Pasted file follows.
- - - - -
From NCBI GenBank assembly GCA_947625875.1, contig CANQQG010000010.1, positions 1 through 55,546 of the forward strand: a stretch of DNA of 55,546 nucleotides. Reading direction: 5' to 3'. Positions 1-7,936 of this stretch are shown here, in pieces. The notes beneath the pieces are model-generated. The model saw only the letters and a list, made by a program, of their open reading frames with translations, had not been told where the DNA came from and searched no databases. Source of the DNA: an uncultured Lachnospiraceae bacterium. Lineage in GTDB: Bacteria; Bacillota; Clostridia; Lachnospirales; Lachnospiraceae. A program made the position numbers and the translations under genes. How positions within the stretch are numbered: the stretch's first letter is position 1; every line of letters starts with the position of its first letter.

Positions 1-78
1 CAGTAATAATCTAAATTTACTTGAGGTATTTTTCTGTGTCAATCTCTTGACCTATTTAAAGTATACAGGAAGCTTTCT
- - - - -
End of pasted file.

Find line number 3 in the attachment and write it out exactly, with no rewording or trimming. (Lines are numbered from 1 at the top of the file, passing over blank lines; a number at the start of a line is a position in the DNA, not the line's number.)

1 CAGTAATAATCTAAATTTACTTGAGGTATTTTTCTGTGTCAATCTCTTGACCTATTTAAAGTATACAGGAAGCTTTCT